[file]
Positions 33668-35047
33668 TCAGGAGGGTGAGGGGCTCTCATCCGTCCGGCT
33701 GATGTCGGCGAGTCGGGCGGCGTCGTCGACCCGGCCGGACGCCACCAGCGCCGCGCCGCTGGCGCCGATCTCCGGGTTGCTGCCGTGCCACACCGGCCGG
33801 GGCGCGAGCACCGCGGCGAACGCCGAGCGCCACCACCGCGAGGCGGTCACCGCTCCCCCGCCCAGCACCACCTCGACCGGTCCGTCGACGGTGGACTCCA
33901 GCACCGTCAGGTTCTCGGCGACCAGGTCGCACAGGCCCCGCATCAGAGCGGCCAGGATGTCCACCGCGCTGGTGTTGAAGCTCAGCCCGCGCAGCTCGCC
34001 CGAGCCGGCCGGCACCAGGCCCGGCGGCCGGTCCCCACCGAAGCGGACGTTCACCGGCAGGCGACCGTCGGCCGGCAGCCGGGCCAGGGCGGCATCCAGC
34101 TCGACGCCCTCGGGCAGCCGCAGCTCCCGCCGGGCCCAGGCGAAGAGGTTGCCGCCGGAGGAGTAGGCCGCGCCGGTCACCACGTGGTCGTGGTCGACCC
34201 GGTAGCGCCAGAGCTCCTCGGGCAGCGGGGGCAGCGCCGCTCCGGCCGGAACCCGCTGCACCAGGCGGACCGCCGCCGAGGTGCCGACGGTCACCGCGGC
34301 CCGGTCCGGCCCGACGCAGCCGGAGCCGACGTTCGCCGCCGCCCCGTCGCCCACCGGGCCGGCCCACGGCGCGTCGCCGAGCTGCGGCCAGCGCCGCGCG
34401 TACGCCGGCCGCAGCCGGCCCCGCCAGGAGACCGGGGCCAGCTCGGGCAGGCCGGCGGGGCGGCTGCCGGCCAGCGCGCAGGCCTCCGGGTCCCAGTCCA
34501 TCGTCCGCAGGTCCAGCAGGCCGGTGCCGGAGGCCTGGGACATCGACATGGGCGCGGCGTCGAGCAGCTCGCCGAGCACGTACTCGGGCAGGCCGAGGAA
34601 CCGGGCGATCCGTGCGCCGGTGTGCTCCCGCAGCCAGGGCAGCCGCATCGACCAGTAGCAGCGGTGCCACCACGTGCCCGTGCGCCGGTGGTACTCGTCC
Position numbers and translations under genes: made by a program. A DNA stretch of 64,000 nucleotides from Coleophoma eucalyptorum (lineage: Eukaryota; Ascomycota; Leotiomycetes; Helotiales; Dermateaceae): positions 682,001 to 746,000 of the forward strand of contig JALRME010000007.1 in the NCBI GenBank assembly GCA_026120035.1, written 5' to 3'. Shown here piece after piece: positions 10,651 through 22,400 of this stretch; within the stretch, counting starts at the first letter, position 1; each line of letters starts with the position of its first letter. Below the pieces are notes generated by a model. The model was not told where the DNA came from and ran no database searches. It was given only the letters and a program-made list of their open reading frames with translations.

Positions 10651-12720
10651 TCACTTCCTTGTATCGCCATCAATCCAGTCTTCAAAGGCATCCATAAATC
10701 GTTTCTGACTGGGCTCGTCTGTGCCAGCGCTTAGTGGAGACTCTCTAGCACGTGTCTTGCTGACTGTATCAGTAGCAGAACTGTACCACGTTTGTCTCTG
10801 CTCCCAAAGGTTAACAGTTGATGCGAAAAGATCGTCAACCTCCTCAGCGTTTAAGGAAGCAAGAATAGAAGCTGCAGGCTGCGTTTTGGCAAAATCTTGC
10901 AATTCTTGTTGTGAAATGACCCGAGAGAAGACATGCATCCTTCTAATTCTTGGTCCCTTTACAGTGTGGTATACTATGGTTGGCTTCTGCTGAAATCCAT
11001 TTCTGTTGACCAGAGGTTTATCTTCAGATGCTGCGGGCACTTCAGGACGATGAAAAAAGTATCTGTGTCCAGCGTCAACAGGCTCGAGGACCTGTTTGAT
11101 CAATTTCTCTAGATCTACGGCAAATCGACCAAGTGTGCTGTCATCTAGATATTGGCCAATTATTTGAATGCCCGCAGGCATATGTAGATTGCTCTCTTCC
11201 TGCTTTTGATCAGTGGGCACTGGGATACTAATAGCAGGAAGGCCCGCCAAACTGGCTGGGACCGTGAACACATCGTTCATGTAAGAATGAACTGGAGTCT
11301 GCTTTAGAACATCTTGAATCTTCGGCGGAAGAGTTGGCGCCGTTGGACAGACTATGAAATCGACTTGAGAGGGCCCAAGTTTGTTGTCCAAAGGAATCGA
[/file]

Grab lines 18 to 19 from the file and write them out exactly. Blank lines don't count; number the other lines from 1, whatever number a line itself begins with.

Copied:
10901 AATTCTTGTTGTGAAATGACCCGAGAGAAGACATGCATCCTTCTAATTCTTGGTCCCTTTACAGTGTGGTATACTATGGTTGGCTTCTGCTGAAATCCAT
11001 TTCTGTTGACCAGAGGTTTATCTTCAGATGCTGCGGGCACTTCAGGACGATGAAAAAAGTATCTGTGTCCAGCGTCAACAGGCTCGAGGACCTGTTTGAT